It's time for a new group of singles to share. This month's set includes modern Americana, danceable synth pop, an interesting cover, and some great lo-fi indie rock.
Dom Liberati - We Own the Night
Dom Liberati strikes a balance of modern rock and Americana on We Own the Night from his album, The Good Hurt. The track starts out with an Americana, singer-songwriter vibe, but the turnaround after the first verse sets up the song as the rock anthem it reaches for in the chorus. Vocally, Liberati reminds me of Bryan Adams. His writing style is more confessional but he has some of that same ability to imbue his lyrics with import.
Liberati breaks the standard front man mold since he's a bass player. The bass work on We Own the Night is solid but not showing off, which is a savvy move to connect with his audience more as a singer.
Swedish House Mafia - Save the World
This electronic group is delightfully unironic. They actually are a house band from Sweden. Okay, so "Mafia" is an exaggeration, but this group of DJ/producers have been loosely working together for several years. Last year, they released their first big album on Virgin/EMI under the name Swedish House Mafia, garnering lots of buzz and critical success. Save the World is the band's first release in 2011.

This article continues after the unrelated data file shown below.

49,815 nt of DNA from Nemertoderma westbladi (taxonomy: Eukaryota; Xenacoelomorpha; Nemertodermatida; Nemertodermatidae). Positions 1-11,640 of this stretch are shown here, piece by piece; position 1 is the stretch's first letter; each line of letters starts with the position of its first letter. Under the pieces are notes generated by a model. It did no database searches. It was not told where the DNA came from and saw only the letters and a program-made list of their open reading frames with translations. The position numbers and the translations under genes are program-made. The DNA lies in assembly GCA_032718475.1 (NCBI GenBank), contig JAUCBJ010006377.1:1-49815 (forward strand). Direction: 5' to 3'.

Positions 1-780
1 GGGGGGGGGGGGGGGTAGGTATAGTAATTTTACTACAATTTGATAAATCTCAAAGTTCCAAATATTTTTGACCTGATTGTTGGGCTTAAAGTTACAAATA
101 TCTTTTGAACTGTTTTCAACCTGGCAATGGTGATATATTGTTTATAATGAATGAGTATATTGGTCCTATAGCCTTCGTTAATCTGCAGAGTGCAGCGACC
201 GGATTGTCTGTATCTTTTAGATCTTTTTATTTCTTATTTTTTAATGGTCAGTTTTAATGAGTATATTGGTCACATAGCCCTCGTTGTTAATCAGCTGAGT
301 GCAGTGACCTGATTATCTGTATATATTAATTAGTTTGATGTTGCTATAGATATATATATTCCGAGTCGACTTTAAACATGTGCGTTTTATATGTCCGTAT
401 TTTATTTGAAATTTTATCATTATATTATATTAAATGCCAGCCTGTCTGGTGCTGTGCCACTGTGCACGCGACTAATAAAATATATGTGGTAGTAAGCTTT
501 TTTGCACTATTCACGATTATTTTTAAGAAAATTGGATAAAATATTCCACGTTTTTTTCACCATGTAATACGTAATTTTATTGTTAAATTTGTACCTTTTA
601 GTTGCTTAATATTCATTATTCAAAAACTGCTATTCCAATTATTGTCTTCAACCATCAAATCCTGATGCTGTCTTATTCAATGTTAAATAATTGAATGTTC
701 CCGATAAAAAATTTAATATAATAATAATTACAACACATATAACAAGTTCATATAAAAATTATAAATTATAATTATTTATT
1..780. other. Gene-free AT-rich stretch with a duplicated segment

Save the World meshes a house beat with a synth pop groove. Swedish singer John Martin (Miike Snow) has a smooth voice that builds into an emotional plea. The electronic backing groove develops into a full sound that delivers some sweet club friendly breaks. The video is not what I would have visualized for this song, but it's certainly entertaining.
Émilie Simon - Smalltown Boy (from The Big Machine)
Smalltown Boy was Bronski Beat's biggest hit, back in the '80s. Now, French singer, Émilie Simon offers her cover of the synth pop classic. Staying true to the basic structure, Simon makes it over into moody ballad. Her down tempo piano arrangement is much more expressive as the rhythm varies slightly along with the dynamics. Her idiosyncratic voice is playful and girlish like Kate Bush's early material.
Bronski Beat's version perfectly fit its era. The sheen of synths, the staccato chop of the accompaniment, and the slight detachment of the falsetto vocals built up a dreamy feel. By contrast, Émilie Simon taps into the inherent sorrow of the song, without being overwhelmed by it.
Simon's Smalltown Boy is available for download from Filter.
Radical Dads - New Age Dinosaur (from Mega Rama, due in mid-June)
A wall of splashy indie rock guitars fills New Age Dinosaur with a loose, happy vibe. The trio is loosely linked to Clap Your Hands Say Yeah: keyboard player/guitarist Robbie Guertin contributes drums and vocals for Radical Dads. While both bands have a kind of lyrical innocence, Radical Dads has a rockier edge and skips some of the dreamy vibe that CYHSY loves to include.
New Age Dinosaur is infectious. The lo-fi guitars are loud and sloppy, capturing a live sound that would ring through your ears and vibrate into the middle of your back. Even when it mellows in the bridge, feedback resonates and echoes through the track.
Get New Age Dinosaur from Bandcamp.